The strange thing is that after running mount / -o remount,rw, the file system is mounted in writable mode without any errors. I suspected some problem with fsck, but now I have disabled automatic file system checks on the partition (tune2fs -c0 -i0).

When I run dmesg, only these lines mention the partition at all, although I am not sure if not something gets lost because /var/log is not writable:

The line in /etc/fstab looks like this:

/dev/sda5 / ext3 noatime 0 1

I am using the kernel 2.6.34-gentoo-r6 (the same problem existed with a previous 2.6.31 kernel). I have created it using genkernel 3.4.10.906. My grub configuration looks like this:

title=Gentoo Linux (2.6.34-gentoo-r6)
root (hd0,0)
kernel /kernel-genkernel-x86_64-2.6.34-gentoo-r6 root=/dev/ram0 real_root=/dev/sda5 vga=792 CONSOLE=/dev/tty1 resume=/dev/sda6
initrd /initramfs-genkernel-x86_64-2.6.34-gentoo-r6

Apart from that, I run baselayout 2.0.0 with openrc 0.6.3, if that is any important. sysvinit 2.87-r3 is also installed, I don’t know if it’s actually used.

Here is the output of dumpe2fs:

I have no idea what could cause this problem. I cannot find any error messages, and searching the internet, I only find manuals how to deliberately mount the root filesystem read-

My web server (Linux, Debian Wheezy) has suddenly gone read-only, MySQL have crashed (but Apache didn’t) — giving errors when pressing tab to complete file name as:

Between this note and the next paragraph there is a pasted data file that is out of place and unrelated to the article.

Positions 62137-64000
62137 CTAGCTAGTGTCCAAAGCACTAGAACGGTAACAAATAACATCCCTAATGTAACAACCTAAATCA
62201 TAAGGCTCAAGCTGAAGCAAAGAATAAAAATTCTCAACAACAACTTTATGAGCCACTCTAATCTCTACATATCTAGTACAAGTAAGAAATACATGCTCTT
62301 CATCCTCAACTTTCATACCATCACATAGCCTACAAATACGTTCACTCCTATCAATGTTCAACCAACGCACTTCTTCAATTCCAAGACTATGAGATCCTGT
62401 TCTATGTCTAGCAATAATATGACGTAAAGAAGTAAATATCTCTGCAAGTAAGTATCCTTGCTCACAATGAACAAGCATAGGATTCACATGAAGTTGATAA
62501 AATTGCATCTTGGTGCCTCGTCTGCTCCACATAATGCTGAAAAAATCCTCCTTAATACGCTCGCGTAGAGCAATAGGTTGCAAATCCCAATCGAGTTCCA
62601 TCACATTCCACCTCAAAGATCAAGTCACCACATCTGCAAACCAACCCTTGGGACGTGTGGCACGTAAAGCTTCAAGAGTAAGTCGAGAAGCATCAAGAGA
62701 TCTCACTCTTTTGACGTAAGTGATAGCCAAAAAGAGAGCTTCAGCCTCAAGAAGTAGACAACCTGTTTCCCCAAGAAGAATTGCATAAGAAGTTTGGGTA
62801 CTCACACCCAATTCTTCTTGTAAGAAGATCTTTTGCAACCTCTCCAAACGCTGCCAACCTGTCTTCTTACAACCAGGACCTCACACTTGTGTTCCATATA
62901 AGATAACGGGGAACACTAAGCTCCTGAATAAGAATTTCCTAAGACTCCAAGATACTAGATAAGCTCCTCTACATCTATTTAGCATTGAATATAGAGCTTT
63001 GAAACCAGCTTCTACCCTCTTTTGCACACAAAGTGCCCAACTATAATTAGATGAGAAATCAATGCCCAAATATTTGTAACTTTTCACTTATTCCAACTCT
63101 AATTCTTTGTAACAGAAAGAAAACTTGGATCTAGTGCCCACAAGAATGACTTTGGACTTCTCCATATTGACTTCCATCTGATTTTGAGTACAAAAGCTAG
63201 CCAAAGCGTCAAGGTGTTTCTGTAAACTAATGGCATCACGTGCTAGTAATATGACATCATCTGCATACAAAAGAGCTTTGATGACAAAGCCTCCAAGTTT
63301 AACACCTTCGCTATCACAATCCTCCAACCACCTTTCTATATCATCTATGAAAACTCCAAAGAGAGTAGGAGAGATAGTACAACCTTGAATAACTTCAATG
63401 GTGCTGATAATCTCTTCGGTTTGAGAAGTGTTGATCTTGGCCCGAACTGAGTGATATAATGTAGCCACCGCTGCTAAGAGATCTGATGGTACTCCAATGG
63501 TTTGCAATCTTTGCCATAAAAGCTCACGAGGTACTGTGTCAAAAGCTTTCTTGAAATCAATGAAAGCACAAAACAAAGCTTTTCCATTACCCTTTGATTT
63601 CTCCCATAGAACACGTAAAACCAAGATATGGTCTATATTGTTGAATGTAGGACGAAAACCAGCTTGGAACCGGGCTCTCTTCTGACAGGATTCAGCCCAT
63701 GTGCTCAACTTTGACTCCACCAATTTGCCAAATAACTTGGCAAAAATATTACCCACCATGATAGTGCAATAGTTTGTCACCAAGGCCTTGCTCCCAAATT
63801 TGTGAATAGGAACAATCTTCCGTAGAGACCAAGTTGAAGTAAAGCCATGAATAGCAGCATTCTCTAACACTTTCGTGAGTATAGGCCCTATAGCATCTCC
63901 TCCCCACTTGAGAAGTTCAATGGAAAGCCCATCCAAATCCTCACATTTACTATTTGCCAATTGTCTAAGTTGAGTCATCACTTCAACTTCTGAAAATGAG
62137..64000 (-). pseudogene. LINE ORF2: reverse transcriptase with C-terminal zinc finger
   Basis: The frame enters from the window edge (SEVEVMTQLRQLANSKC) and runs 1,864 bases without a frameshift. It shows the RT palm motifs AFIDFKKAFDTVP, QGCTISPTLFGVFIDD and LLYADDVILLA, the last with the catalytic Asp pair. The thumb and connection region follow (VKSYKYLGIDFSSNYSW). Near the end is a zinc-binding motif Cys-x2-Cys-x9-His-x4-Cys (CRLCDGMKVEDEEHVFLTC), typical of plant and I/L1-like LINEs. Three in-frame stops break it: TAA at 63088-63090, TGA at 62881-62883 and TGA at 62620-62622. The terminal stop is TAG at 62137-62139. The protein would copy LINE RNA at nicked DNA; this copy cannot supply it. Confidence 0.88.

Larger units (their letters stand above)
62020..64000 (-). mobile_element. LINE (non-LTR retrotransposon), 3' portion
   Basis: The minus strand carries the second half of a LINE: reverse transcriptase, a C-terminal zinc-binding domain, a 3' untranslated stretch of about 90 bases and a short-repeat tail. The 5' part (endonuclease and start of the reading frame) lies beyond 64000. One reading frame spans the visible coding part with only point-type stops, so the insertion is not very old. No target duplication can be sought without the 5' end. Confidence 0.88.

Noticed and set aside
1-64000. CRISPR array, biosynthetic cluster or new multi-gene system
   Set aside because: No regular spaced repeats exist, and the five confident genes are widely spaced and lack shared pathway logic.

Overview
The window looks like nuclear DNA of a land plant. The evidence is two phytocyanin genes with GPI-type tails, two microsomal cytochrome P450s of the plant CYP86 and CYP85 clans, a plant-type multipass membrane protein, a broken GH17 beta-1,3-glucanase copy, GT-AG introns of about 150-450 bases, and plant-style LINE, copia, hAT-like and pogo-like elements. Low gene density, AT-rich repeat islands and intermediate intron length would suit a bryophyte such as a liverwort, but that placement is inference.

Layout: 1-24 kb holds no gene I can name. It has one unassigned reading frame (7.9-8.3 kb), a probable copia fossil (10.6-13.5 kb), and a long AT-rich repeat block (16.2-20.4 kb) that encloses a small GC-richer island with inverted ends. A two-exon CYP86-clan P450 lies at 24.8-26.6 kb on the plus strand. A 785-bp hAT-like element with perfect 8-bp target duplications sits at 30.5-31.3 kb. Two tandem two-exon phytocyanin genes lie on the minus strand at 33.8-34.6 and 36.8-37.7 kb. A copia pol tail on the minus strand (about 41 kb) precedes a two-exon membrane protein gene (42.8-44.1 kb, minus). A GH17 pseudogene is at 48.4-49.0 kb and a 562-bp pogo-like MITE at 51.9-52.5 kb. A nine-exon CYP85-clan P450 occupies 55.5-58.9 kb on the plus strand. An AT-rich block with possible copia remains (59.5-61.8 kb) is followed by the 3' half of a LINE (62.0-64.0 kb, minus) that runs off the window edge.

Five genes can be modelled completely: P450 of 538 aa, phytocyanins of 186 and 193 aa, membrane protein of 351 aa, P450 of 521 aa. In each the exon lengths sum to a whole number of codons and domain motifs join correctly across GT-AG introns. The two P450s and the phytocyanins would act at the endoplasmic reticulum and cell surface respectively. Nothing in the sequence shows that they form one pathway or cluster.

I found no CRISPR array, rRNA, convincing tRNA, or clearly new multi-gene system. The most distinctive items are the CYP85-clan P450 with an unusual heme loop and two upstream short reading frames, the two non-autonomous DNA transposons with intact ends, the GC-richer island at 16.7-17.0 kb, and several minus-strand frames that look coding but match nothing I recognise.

bash: cannot create temp file for here-document: Read-only file system

Also, when I restart Apache it won’t turn on anymore.

What I tried to do : I’ve replaced the hard disk , moved web files again ; error repeated after 1 week.

Logs shows nothing, one notice that I’ve seen many failed attempts to access the server through ssh.

mount -n output:

Hi,
I have Proxmox installed and it seems to be every 6 or 7 days the file system goes readonly and i cant work out why.

As the system is readonly i ran an fsck on pve-root which detected issues:-

As you can see lots or errors on the root volume.

However, if i run as smartctl on my drive it passes with no issues:-

So no disk appears to be full here, at least not after a reboot.

Can anyone help me out here — i would suspect a failing drive if not for the smart tests failing and the consistant working for a week before it fails making me thing something is triggering this.

Last edited: Jan 30, 2023

An IO error is a very good indicator that an actual IO error happened. Absent any special software shims, it usually points to a disk.